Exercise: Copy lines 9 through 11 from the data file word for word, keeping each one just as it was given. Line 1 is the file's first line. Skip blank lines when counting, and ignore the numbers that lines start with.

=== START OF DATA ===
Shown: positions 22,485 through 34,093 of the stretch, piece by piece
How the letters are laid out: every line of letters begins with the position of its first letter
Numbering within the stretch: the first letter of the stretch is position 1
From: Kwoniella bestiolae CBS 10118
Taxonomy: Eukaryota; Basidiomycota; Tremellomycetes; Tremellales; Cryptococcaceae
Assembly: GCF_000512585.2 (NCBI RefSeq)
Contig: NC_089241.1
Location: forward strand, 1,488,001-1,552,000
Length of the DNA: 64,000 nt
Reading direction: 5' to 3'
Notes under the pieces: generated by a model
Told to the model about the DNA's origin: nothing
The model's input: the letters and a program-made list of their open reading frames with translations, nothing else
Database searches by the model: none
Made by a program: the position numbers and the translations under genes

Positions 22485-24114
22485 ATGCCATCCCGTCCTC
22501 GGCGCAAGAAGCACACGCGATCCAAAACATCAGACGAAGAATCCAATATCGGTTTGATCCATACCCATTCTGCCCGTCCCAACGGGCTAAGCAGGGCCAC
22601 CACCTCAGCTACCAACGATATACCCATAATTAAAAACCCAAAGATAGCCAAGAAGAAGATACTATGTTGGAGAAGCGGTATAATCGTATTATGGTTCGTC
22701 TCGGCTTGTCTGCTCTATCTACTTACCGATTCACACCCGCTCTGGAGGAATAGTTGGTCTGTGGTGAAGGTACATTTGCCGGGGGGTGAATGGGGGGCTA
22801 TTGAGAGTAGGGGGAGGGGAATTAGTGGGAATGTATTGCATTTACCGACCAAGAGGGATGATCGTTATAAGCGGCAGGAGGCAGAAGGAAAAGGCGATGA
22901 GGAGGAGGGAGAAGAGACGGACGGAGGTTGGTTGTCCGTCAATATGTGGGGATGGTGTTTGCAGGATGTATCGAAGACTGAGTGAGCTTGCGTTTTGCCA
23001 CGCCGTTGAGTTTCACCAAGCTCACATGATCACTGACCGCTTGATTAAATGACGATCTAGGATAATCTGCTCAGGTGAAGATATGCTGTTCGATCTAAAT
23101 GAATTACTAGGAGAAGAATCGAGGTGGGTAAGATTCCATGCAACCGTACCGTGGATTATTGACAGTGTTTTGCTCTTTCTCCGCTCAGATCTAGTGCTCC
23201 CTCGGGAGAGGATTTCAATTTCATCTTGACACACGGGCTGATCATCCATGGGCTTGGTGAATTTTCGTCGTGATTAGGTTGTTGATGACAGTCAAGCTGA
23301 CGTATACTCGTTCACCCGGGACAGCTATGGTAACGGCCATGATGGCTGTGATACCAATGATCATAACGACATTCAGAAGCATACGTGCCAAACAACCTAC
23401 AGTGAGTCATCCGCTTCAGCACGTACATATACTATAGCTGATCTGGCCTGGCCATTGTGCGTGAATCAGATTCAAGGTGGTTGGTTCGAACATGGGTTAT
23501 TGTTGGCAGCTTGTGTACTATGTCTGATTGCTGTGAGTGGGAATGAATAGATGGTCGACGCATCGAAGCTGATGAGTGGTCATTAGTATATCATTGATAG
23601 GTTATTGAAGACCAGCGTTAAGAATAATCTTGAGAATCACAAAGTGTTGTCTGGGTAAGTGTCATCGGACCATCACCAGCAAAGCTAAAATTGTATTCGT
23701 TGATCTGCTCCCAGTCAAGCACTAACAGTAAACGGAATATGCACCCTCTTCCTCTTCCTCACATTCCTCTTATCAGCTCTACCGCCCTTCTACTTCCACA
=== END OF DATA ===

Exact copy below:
Length of the DNA: 64,000 nt
Reading direction: 5' to 3'
Notes under the pieces: generated by a model